Loans from the Mafia-controlled Teamsters pension fund built much of Las Vegas. The loans came with strings attached. The mob not only used Nevada casinos to launder money from illicit businesses, they skimmed tens of millions of dollars from the countrooms, money that found its way back to Chicago. In the 1980's, Joey Lombardo was one of several mobsters convicted in a federal skimming case. Those prosecutions spurred many of the murders that only now might be resolved.

John Flood, a former Chicago lawman, said, "Any outfit murder out of Chicago, Lombardo would have been involved in it."

John Flood spent more than 30 years chasing mobsters in Chicago. He says Lombardo once tried to kill him by running him down with a car. He and others believe that Lombardo would have had to okay all of the murders mentioned in the indictment, including those of brothers Tony and Michael Spilotro.

Tony was Chicago's main man in Las Vegas. He protected the skim and allegedly oversaw a criminal operation known as The Hole in the Wall Gang. The murders of the Spilotro brothers were immortalized in the movie "Casino." One man who agrees that Lombardo played a role is Frank Cullotta, a Spilotro soldier who turned government witness and who is likely to be called in the Chicago trial. Cullotta gave the I-Team an exclusive interview earlier this year.

Chief Investigative Reporter George Knapp: "Joey Lombardo?"

Frank Cullotta: "He was Tony's boss and he was my boss."

George Knapp:  "You guys reported directly to him."

Frank Cullotta: "Tony did. I reported to Tony, so Joe relayed messages to Tony. Do I think Joe Lombardo was involved in it? I think they would have to go to him for an okay."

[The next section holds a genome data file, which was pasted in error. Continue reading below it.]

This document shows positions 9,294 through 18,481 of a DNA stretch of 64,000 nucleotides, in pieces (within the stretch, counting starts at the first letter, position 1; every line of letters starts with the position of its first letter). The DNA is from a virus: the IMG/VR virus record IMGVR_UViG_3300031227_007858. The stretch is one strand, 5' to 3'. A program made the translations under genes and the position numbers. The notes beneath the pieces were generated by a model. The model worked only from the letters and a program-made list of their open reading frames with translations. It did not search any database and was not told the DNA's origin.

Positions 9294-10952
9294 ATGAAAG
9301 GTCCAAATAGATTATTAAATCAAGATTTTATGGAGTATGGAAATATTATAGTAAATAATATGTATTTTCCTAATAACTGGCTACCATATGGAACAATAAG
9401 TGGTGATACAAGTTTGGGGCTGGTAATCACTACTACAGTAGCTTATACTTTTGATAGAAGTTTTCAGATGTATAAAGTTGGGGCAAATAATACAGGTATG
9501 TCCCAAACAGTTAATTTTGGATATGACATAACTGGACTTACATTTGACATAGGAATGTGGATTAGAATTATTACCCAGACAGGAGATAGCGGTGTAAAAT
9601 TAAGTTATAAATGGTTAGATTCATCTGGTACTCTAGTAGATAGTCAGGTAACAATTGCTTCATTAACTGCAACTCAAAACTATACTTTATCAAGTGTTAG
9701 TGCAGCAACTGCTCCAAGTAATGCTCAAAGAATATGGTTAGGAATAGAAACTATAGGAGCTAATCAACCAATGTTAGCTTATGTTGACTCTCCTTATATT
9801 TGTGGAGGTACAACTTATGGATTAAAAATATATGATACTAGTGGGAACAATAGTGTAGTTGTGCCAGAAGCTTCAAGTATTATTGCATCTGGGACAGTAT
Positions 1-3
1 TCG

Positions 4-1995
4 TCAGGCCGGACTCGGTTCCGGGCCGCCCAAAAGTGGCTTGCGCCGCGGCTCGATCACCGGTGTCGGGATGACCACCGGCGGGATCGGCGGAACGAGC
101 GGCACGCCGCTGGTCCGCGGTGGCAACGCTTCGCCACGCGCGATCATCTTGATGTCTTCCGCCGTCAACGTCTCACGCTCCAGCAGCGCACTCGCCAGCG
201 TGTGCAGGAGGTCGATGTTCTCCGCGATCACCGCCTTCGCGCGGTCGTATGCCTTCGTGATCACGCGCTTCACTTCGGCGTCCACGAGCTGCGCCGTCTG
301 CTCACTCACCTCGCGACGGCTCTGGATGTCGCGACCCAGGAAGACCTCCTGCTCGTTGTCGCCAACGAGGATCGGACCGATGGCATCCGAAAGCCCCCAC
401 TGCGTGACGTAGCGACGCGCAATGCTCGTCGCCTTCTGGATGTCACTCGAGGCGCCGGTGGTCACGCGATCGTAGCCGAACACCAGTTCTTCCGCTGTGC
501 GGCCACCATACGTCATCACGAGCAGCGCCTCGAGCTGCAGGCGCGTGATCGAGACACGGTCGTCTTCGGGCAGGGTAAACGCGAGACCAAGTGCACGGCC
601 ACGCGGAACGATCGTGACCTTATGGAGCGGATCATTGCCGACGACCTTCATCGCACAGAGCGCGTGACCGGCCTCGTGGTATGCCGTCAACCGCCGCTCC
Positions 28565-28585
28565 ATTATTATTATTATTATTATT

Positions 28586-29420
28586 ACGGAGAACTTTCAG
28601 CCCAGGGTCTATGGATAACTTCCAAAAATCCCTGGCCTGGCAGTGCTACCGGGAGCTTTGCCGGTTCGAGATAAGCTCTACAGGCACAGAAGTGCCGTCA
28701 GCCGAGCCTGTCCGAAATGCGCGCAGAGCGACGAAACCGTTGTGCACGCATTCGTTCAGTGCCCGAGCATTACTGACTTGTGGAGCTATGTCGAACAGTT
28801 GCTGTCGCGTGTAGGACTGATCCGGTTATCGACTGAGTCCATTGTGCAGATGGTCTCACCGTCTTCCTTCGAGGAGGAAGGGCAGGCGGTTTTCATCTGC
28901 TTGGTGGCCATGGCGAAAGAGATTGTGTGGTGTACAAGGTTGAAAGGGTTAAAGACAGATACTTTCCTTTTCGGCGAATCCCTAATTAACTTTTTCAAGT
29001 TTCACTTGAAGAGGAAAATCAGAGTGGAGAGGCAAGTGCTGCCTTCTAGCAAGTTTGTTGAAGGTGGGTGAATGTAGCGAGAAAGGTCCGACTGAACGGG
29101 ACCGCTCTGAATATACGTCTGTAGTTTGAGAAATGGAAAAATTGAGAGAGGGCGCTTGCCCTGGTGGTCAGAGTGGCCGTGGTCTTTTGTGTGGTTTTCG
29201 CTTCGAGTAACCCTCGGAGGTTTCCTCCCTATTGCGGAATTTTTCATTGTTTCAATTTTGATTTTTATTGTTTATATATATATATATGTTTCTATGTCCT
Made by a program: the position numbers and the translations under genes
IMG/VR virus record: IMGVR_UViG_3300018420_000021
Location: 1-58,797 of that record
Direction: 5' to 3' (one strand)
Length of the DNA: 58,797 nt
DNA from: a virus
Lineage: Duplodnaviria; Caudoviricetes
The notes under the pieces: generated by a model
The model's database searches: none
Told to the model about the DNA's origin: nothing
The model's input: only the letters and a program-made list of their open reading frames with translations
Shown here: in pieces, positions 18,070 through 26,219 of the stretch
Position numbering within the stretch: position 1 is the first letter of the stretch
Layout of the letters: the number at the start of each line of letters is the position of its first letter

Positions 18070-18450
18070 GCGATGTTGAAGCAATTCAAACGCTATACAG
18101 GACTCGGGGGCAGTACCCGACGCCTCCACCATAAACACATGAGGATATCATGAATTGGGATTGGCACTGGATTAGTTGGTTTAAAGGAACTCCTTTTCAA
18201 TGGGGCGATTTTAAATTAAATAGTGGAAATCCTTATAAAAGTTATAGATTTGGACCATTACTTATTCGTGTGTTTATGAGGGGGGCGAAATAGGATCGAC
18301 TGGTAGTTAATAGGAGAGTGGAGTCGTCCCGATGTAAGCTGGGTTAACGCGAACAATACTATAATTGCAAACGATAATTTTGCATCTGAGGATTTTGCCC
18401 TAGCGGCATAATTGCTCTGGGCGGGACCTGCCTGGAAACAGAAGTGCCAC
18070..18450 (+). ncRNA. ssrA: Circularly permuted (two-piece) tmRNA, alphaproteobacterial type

Cullotta has written a book about his life with the mob. It's due out in a matter of weeks. Rick Halprin thinks Cullotta is a flawed witness. However, he admits the government has stronger witnesses, including two members of the Calabrese family, made members of the mob who agreed to testify.

They've already given tips that led to the search for buried remains of murder victims. But don't count the Cagey Lombardo out. He's ready to spring a unique strategy called the withdrawal defense. After his release from prison in the '90s, he took out an ad in a Chicago paper announcing his formal withdrawal from the mob. It's not a joke.

Rick Halprin said, "So, ultimately we have to let the jury decide whether: a) Lombardo was involved in a conspiracy at all, which we say he wasn't, and b) if he was, did he withdraw from the conspiracy? And the government would like to prove that he did not."

The trial was scheduled to begin Tuesday, May 15th but has been delayed for another two weeks. The notoriety of the Spilotro murders means those slayings will play a central part in the government's case. But the version we've all seen is not how the murders went down at all.

In Part 2, the I-Team will hear more from witness Frank Cullotta, and from another wise guy who thinks Cullotta is full of it.

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Email your comments to Chief Investigative Reporter George Knapp.